Practical web governance with search analytics and more


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Presentation made on the 4th of november at the Jboye10 conference (Governance track) in Aarhus, Denmark.

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  • To use search analytics to get a grasp of which good content your website or intranet contains is not new. But if search analytics could be used to find the hidden gems on your intranet, and find information that is duplicated, or outdated wouldn't that be great? "Lies, damned lies, and statistics", says it all. We find it hard to rely on search statistics and analytics alone. What about system automated governance? Indeed, the systems can help us with that, and in Kristian's organisation, they have used it as well but it is not sufficient, either.Give the users the ability to give feedback, is the one simple thing that helps a lot. At Region Västra Götaland, implementations are influenced by and based on what they consider best practice from other organisations. They have some basic functionality that really helps them govern the content of their intranets and websites:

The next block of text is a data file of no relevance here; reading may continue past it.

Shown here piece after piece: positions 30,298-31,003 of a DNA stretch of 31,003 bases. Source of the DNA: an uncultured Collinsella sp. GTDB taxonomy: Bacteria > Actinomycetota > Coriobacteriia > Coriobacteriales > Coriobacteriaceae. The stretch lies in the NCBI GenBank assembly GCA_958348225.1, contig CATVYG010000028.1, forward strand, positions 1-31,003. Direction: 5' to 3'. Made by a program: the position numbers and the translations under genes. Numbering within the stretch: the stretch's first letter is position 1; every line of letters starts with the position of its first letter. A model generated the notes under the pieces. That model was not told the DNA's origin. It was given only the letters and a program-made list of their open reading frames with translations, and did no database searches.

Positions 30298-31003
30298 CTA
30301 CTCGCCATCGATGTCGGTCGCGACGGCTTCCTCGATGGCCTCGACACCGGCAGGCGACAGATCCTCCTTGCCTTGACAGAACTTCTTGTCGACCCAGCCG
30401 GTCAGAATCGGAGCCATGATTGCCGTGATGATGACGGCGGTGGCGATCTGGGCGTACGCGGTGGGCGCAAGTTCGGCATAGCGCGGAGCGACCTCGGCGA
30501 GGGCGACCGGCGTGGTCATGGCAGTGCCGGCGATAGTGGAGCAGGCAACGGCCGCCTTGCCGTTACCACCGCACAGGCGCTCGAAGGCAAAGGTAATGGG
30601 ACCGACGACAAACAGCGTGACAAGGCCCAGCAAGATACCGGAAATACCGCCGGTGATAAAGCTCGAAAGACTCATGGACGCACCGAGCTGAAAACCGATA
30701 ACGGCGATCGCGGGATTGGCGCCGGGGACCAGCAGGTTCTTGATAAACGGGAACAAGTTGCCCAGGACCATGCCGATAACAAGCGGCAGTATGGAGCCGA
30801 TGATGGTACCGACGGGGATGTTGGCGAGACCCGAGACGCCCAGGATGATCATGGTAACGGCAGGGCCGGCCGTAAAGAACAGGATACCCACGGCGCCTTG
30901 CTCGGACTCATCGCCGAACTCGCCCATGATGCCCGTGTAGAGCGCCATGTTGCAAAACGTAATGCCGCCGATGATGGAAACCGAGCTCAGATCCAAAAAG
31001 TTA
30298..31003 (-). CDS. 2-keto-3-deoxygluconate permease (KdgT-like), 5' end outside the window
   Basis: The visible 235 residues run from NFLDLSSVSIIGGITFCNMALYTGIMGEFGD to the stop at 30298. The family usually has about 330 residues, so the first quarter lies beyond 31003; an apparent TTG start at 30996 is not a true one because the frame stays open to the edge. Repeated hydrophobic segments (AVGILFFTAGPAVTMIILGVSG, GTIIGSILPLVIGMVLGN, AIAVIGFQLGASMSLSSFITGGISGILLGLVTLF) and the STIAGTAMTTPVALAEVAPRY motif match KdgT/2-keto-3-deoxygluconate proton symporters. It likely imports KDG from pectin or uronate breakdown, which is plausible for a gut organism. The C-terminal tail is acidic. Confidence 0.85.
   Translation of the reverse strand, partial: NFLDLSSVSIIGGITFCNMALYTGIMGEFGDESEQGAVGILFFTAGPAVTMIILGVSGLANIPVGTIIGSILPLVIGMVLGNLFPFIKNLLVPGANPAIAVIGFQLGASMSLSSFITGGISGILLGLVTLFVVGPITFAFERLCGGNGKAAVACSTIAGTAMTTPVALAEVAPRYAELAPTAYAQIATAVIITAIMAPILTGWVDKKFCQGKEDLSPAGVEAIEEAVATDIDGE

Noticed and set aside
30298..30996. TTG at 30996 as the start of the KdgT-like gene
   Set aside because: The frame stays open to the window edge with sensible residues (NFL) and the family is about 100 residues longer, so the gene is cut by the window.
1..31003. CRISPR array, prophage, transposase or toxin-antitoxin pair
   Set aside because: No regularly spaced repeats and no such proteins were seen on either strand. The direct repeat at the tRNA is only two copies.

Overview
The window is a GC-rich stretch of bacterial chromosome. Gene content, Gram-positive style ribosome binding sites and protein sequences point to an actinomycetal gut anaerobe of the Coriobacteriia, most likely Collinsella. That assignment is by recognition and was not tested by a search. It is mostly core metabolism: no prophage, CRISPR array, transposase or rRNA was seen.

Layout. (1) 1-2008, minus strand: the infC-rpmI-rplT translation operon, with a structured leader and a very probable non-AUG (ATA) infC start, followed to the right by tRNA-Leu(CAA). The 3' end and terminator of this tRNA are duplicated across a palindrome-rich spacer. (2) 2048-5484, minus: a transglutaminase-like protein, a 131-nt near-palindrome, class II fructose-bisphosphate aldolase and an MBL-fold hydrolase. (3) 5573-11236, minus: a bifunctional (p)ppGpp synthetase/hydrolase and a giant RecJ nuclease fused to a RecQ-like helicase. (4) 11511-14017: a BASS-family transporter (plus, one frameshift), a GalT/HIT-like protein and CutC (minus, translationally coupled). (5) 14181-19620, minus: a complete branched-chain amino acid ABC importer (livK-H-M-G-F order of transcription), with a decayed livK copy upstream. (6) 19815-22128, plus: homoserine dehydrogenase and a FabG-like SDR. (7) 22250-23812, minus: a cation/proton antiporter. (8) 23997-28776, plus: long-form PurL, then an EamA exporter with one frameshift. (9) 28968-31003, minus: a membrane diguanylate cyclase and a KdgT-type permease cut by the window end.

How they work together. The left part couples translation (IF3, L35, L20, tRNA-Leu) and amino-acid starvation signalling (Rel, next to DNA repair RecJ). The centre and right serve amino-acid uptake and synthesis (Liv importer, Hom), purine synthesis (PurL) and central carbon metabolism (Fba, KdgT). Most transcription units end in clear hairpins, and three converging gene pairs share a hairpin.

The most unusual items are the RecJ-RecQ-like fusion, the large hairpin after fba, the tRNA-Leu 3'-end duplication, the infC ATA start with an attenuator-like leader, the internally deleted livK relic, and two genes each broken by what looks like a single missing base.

Basic search statisticsIdentifying duplicate contentFeedback formsPolicies for document archiving and updatingNotifying content editorsAutomatic archivingKristian will share what they have learnt on their way to better governance, how they have done it and also tell the good and bad, the do's and don'ts.
    Kristian will share what they have learnt on their way to better governance, how they have done it and also tell the good and bad, the do's and don'ts.
  • Governance is hard work, you have to get your hands dirty.
    It takes a long time, many years, before we can say that we really have established governance.
    We demand responsibility, so whoever has published something is also responsible for keeping the information up-to-date.
    This helps the process of sorting out what information gets revised/updated, what gets archived and what gets deleted.
    Since a lot of decisions is taken on a daily basis on the information that we have on our intranet, it is very important that the information is valid.
    Because of Governance, information is now getting more reliable.
    If a decision is taken on false/outdated information we will know where it was published and who was the owner/responsible for it.
    This rule also helps keeping information where it belongs. On the intranet or in archives.
  • The general document policy is about 70 pages. Then add to that the local ones...
    Our Metadata policy is about 30 pages. This is for document management only.
    Then there is the document process documentation...
    Document plans are an inventory of the types of documents used.
    We have our master metadata stored on a “server” that provides the master metadata to other systems.
    This enables us to establish what information is related to other information.